Few Americans realize the hatchet job that the Reagan through Bush years did to the progressive income tax system, and to the quality of life that most American now have. While they wail about “excessive” taxation, they don’t remember -- or are to young to have ever known -- that the top marginal tax rate during the moderate republican Eisenhower presidency was 90%. Or that that rate of taxation enabled the America we grew up with to come into existence -- middle class and all. Nor do they realize that the extreme amounts of tax dollars flowing from the Bush tax cuts went not into their pockets, but into the bank accounts of the ultra rich. A question was asked of me today about the reprehensible increase in the number of billionaires in America, and what it’s roots were. Here’s a link to the original forum in the Altoona Mirror.
And here is the question, comming from a frequent contributer whose pen name is "Nobama4me"
11-21-09 11:40 AM
»Mal: the increase in the number of billionaires is a result of the increasing disparity between rich and poor. The greatness of America was the large middle class. I do NOT believe this increasing disparity is caused by the lack of socialism, but rather because of the increase in the tax burden of the middle class.
Nobama, I agree with everything you just said. Reaganomics and specifically, the Bush tax cuts, were responsible for the huge increase in the number of billionaires in America. It now -- just this year -- even exceeds that of the (almost universally agreed as corrupt to the point of being “evil“) “gilded age” That is an ominous landmark that most don’t vet know happened. The ultra-rich do not “work” for a living as do the rest of us. Their prime source of income is dividends. And, of course, Bush radically slashed the tax on dividends. This benefited not just the rich generally, but his own family and close circle of friends exponentially. It actually resulted in a tax decrease for the rich, while imposing a tax increase on the rest of America.
And, of course, they never really repaired things like the “alternative minimum tax”. And yes, you are correct that the Regan through Bush economic policies have crippled the ever increasingly disappearing middle class in America. In fact, “class” as a concept is no longer even a relevant term. So demographers are more often referring not to “class”, but, instead to “economic clusters” to describe the ever more bizarre and skewed way that American society is dividing.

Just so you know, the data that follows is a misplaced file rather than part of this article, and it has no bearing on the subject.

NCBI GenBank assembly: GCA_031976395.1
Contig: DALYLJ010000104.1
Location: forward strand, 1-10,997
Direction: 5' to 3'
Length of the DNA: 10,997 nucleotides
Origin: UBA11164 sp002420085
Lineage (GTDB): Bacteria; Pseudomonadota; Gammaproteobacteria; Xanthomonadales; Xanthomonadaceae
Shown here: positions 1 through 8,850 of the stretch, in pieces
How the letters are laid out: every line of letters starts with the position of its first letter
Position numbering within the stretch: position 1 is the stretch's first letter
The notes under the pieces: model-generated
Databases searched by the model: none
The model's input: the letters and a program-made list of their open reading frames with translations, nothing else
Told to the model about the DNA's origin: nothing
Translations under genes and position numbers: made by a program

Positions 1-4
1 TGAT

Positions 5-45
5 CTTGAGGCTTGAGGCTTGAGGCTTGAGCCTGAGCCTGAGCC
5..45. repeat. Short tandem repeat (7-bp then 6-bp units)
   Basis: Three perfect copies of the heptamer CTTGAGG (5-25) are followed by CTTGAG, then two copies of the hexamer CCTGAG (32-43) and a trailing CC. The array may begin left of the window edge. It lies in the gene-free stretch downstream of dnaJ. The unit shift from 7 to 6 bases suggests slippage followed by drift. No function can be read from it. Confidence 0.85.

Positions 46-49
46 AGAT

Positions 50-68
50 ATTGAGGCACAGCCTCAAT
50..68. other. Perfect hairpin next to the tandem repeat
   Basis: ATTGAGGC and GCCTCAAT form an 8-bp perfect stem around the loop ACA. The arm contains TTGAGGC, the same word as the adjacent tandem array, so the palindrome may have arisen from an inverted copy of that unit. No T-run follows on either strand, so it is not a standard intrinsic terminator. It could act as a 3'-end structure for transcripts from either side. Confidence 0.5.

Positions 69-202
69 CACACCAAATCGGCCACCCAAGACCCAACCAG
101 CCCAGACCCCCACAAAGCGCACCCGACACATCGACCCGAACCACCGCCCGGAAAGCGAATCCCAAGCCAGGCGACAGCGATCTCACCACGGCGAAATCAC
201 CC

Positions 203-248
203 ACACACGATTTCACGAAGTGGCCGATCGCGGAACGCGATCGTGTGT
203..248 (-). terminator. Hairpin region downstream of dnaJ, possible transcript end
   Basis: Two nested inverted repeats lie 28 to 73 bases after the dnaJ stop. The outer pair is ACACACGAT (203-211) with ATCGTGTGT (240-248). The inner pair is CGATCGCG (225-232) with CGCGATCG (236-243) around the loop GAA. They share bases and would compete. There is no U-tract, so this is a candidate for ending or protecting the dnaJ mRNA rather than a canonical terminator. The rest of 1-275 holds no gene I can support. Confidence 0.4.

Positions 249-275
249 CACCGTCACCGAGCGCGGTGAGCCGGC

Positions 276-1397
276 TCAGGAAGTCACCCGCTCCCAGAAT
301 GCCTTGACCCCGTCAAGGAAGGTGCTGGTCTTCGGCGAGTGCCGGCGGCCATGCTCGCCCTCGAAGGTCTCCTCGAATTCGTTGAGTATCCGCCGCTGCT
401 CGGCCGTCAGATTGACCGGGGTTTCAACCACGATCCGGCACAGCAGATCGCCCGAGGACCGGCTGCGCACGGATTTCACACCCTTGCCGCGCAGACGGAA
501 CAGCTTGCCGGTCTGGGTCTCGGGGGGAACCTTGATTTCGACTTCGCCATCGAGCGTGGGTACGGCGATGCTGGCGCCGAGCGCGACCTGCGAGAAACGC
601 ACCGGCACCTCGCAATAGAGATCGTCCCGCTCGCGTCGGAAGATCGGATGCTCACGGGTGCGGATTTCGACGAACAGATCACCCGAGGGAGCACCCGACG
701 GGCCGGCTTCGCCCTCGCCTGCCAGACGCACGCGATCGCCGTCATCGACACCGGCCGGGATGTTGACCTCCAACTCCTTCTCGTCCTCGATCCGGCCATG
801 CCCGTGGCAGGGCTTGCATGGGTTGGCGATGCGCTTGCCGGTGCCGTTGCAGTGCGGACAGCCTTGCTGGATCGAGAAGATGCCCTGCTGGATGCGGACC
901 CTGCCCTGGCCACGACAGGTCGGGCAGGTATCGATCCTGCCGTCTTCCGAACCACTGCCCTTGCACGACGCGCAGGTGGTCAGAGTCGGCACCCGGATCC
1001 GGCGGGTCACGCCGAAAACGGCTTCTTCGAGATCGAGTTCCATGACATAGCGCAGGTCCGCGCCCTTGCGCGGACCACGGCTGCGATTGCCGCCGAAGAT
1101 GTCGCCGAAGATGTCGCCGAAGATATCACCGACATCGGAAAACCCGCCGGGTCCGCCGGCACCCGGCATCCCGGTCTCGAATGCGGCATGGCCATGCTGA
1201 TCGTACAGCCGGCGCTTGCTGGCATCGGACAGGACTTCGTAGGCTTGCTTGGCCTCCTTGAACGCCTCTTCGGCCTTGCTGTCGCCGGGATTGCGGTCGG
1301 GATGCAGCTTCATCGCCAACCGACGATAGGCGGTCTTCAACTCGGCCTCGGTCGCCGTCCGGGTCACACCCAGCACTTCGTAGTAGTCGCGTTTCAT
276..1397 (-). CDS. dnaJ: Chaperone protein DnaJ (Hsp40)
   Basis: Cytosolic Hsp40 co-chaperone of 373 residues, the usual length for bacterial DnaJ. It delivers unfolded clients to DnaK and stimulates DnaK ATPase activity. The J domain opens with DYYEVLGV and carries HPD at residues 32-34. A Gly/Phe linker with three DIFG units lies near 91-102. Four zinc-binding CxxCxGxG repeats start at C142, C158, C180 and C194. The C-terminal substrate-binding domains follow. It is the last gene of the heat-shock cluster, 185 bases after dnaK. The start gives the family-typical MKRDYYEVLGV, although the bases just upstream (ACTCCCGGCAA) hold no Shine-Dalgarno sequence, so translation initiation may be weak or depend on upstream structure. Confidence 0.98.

But, even though the middle class -- which was indeed the backbone of America’s stability and strength -- is disappearing, it is the working poor who bear the real burden in our society. And their numbers have increased exponentially during the last 40 years. The real middle class -- those earning $100,000 and up a year -- have no problems putting food on the table yet. Their problem is in putting that third car in the driveway, or purchasing that second home in the mountains for a summer retreat.
And so, they too can reasonably be expected to bear the costs of redistribution of the wealth to all Americans. But they have, of course, become increasingly enmeshed in the radical right wing thinking that bombards us constantly from Big Brother, and his radio, television and newspaper soapboxes. You’re perhaps right that a lack of socialism was not the cause of the problem. It was more the result of the success of the greedy rich in destroying the progressive income tax system. But socialism is the solution. We just have to get a more acceptable sounding word. Thanks to Big Brother, people equate the word “socialism” with big hairy spiders. Even while they struggle to understand why they cannot free themselves from the sticky, and collapsing, web of capitalism.
Who's Afraid of The Big Hairy Spider ? by jimmi malarky is licensed under a Creative Commons Attribution-No Derivative Works 3.0 United States License.
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